Searching for “Data Driven Retrospectives” in Google yields very few results for what I’m looking for. In the search results I can see a single reference to a paragraph in David Anderson’s Kanban book. Apart from that, nothing relevant. Perhaps I’m searching for the wrong keywords?
What I’m after are examples or tips on using data to provide insight into improvement activity for development teams. I only have my own experiences to draw upon. I’ll share some of those with you in this post. If data plays a significant role in your continuous improvement activity then please share your experience.
The Data Driven Retrospective
The format of the retrospective goes something like this:
- Present the data to the team
- Drill down into the data looking for patterns or outliers
- Ask why, ask who, ask how, and take action!
The chart above was generated in Mingle (ThoughtWorks Studios). It shows average weekly cycle time over a 6 month period. There are many issues with this tool, particularly the fact that it averages – but that’s for another post. Putting all it’s shortcomings aside, it still serves as an excellent catalyst for analysing sources of variation.
Drill down on outliers provides further exploration of the dataset.
Teams who are tracking cycle time and using this data in retrospectives are learning to spot patterns of what good and bad looks like. We are consistently seeing cycle times improving in terms of reduced cycle time and reduced variation in cycle time when teams measure and manage this metric.
Some teams use what they call a dwell time chart as follows, which aims to identify excessive queuing time:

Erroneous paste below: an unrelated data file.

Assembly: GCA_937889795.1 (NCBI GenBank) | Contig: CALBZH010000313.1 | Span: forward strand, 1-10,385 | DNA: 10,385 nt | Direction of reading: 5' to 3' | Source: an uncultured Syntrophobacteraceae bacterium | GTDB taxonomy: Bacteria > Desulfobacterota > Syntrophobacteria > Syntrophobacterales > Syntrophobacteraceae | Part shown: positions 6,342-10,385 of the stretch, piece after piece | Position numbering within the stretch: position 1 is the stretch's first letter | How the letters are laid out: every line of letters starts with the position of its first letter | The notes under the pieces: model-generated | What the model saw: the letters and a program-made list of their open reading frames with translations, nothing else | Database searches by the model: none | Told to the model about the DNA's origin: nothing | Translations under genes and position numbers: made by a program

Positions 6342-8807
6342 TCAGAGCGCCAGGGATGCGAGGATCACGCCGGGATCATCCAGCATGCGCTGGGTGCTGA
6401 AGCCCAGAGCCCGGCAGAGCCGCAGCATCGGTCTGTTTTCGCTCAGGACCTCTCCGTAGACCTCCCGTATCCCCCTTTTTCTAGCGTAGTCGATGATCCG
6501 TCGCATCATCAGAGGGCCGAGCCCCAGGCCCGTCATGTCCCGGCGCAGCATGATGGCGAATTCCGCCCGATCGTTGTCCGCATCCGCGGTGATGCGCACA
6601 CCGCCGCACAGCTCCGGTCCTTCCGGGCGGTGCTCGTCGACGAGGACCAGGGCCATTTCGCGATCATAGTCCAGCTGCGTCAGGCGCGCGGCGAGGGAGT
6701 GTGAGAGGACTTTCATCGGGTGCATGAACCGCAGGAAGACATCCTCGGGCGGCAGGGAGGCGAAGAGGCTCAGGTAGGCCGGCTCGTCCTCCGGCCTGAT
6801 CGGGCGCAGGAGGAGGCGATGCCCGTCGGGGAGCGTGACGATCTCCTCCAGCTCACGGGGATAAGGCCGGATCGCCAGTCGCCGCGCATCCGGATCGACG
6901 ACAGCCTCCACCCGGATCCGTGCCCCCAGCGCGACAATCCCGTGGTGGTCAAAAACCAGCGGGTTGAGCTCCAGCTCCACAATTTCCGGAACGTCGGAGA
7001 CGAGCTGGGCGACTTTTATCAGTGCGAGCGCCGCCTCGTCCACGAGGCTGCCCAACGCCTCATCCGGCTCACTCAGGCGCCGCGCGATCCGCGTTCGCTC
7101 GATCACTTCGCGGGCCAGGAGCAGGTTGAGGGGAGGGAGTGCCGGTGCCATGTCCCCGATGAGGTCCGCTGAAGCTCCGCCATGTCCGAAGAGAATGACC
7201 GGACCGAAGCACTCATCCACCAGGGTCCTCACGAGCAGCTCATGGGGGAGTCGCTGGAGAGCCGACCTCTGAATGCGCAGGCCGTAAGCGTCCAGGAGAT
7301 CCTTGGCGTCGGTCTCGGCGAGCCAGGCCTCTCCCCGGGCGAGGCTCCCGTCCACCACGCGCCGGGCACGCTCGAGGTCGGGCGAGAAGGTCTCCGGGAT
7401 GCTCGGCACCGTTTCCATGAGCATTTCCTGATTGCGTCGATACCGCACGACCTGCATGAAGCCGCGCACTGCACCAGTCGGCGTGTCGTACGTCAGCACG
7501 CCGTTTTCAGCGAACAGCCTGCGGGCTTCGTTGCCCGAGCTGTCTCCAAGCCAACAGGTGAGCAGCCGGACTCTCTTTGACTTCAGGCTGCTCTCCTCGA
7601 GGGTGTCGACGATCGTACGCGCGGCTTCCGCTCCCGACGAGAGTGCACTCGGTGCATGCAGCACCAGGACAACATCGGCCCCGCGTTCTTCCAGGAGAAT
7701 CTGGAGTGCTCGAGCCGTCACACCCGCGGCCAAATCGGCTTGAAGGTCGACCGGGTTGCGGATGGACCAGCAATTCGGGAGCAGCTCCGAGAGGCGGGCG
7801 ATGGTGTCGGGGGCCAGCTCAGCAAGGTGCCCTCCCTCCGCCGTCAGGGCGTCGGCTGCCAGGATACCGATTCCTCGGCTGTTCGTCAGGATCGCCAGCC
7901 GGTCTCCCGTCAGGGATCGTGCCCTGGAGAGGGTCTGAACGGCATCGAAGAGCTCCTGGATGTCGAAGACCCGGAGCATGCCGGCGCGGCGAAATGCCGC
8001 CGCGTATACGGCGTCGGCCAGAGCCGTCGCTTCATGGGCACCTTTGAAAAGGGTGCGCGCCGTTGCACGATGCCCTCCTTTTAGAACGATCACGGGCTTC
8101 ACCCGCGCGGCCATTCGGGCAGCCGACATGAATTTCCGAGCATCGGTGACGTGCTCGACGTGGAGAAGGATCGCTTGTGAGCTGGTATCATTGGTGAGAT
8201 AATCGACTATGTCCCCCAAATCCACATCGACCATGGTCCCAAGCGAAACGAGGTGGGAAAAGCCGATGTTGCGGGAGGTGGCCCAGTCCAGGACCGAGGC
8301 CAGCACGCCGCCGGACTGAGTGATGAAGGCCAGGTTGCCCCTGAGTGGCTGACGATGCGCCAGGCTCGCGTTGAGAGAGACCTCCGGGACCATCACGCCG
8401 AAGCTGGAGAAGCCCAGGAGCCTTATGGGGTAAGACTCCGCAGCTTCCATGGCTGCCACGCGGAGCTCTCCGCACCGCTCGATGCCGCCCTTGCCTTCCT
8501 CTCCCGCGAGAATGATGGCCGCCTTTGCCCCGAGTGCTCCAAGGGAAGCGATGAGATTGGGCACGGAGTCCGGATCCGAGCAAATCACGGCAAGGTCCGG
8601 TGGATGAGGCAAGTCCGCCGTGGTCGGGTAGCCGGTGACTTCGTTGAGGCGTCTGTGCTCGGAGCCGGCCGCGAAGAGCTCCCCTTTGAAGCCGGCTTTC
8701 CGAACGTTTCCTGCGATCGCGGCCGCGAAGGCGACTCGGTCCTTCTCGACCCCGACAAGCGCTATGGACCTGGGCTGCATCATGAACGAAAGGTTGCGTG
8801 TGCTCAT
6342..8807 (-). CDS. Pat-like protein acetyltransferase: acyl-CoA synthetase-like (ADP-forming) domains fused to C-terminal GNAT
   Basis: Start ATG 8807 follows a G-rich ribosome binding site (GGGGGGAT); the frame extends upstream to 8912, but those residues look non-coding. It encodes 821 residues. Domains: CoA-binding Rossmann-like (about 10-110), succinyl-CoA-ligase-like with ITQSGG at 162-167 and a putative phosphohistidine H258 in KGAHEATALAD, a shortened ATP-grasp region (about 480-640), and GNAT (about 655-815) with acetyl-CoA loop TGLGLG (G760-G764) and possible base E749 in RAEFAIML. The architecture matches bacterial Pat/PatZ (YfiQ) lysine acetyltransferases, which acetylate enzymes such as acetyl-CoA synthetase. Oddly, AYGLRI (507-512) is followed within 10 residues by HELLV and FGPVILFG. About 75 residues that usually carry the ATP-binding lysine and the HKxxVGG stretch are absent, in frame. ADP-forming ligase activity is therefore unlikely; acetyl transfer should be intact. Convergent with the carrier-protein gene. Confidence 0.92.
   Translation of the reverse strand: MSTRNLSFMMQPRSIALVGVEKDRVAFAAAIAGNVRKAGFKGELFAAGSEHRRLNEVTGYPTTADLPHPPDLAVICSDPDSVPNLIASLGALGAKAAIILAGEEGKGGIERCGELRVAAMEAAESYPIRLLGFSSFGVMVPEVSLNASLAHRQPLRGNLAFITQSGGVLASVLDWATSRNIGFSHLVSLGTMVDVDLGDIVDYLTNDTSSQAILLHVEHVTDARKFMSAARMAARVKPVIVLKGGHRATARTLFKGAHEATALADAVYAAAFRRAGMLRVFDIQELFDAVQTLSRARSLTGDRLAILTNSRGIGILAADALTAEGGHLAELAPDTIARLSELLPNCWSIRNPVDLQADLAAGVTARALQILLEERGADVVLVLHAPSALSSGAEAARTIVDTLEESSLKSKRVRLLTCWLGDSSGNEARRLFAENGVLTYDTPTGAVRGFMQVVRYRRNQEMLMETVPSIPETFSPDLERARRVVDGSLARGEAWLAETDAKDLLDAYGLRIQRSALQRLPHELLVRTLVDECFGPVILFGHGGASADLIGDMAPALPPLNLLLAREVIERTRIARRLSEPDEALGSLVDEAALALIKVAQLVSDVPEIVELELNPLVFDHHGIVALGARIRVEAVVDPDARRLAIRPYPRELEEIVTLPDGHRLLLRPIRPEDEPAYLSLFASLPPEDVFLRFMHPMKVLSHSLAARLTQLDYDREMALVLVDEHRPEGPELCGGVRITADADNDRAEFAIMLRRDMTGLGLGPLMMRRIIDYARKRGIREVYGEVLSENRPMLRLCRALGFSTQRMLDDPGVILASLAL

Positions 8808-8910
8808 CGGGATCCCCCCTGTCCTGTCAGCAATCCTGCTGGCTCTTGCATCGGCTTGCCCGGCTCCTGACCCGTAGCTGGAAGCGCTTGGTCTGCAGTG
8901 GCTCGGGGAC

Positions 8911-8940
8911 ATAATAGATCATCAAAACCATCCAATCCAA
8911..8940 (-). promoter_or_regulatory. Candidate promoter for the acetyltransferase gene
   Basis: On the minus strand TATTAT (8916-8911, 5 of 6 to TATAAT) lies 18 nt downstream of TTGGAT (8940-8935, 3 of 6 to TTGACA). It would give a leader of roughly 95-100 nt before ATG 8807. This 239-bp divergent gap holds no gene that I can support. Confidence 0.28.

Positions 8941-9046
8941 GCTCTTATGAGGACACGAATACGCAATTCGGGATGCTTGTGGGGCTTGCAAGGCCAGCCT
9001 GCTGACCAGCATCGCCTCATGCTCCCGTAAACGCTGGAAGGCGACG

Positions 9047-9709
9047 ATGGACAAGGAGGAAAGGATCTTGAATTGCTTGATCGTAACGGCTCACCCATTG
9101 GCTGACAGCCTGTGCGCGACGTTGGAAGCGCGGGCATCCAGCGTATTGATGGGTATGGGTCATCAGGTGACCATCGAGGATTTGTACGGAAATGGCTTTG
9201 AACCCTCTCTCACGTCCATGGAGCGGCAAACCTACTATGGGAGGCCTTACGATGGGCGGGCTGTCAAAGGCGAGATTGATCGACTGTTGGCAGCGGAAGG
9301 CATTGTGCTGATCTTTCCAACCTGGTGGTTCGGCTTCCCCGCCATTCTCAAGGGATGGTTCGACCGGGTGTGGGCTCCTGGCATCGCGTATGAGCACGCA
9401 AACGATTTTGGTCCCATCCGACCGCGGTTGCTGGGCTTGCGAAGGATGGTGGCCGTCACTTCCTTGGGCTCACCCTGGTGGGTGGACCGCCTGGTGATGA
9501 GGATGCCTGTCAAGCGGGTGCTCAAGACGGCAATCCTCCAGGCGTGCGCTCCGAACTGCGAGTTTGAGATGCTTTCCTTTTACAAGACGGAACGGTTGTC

I encourage all teams to keep unblocked blockers in an envelope at the end of their card wall. Basically, when you unblock a card, don’t throw the magenta post-it away. Stick it in the envelope. You can then lay out these stickies on the table in your retrospective and group them. Again, another form of data point.
I covered measures of effectiveness in a previous blog post. The use of these metrics in retrospectives is becoming more prevalent, particularly the technical measures. Tech Leads are exploring stats, e.g. test coverage trends, and the team are responding with probing questions.
Successes & Feedback
I’ve been experimenting with data driven retros across many of the teams I coach. At a rough guess I would estimate 30-40 teams are now using this form of retrospective in preference to any other format. So why is it proving to be so popular?
The buzz and energy in the room during these retro’s is almost deafening. Participants are no longer expressing opinions but rather exploring data for insight. Cognitive biases are certainly reduced when compared to the common (works well / could improve / puzzles) format of previous retrospectives.
Some teams have taken a blended approach, for example first 30 mins data driven followed by works well / could improve / puzzles approach. Others have adopted an alternating approach whereby every other retro is data driven.
In this photo, multiple delivery teams come together to run an Ops Review.
In addition to getting more data focused I’ve been coaching teams to avoid waiting for the next retro to look for improvements. Most of this data is available real-time. So why not retrospect in real-time? Scrum Masters (or equiv job titles!) should be watching queues for long waiting times, tech leads should be looking at code quality metrics daily, and management should be spotting patterns of recurring blockers.
Please share your experiences, good or bad, of using data driven retrospectives.